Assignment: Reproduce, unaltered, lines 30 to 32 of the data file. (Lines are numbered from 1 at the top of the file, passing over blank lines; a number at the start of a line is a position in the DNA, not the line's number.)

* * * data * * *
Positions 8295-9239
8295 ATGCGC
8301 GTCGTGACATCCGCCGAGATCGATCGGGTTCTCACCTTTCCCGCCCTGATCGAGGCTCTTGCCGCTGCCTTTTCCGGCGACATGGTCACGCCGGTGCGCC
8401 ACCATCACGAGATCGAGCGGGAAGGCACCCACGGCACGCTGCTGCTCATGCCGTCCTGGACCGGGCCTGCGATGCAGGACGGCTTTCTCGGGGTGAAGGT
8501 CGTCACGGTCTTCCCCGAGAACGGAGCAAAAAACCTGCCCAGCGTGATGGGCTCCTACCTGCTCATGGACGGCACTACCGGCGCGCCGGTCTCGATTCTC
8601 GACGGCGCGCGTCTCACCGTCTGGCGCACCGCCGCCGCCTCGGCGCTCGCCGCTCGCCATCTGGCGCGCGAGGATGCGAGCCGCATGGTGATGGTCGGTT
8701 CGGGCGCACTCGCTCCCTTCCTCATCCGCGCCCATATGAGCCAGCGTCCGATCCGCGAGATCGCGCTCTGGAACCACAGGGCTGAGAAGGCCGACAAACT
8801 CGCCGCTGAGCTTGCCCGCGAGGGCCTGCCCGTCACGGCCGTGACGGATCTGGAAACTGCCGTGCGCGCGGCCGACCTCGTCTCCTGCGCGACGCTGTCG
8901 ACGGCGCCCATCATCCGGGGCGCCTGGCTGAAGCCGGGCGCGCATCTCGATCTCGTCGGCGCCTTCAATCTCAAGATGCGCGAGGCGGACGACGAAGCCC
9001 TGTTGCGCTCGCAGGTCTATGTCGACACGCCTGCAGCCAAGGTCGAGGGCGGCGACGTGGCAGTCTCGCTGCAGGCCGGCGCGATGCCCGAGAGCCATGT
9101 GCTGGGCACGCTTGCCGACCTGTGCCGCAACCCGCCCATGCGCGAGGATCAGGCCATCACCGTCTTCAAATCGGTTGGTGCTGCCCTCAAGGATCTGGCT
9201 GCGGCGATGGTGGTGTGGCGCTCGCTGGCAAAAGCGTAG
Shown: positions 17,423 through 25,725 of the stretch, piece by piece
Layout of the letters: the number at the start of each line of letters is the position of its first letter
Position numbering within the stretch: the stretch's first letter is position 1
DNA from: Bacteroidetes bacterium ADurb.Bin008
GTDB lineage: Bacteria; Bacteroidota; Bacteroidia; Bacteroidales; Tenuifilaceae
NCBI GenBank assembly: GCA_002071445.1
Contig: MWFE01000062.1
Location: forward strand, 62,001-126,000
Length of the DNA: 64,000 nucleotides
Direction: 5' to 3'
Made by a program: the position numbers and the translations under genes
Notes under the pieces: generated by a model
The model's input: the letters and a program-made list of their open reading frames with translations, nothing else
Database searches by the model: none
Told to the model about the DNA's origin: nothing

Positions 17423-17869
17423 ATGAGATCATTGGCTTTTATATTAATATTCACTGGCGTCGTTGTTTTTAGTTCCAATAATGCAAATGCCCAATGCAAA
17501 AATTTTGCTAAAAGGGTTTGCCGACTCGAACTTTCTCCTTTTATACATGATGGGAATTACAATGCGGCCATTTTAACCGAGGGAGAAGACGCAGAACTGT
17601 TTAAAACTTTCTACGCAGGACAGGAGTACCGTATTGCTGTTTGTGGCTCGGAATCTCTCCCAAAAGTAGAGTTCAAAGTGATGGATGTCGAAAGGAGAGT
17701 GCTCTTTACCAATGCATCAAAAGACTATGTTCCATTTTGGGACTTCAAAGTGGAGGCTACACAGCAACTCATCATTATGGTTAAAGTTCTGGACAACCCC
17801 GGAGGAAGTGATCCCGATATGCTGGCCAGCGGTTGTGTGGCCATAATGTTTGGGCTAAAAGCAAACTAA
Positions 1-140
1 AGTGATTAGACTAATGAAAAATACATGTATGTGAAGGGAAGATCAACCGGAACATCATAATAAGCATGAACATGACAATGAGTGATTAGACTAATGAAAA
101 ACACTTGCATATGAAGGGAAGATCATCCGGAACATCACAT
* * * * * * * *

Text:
17501 AATTTTGCTAAAAGGGTTTGCCGACTCGAACTTTCTCCTTTTATACATGATGGGAATTACAATGCGGCCATTTTAACCGAGGGAGAAGACGCAGAACTGT
17601 TTAAAACTTTCTACGCAGGACAGGAGTACCGTATTGCTGTTTGTGGCTCGGAATCTCTCCCAAAAGTAGAGTTCAAAGTGATGGATGTCGAAAGGAGAGT
17701 GCTCTTTACCAATGCATCAAAAGACTATGTTCCATTTTGGGACTTCAAAGTGGAGGCTACACAGCAACTCATCATTATGGTTAAAGTTCTGGACAACCCC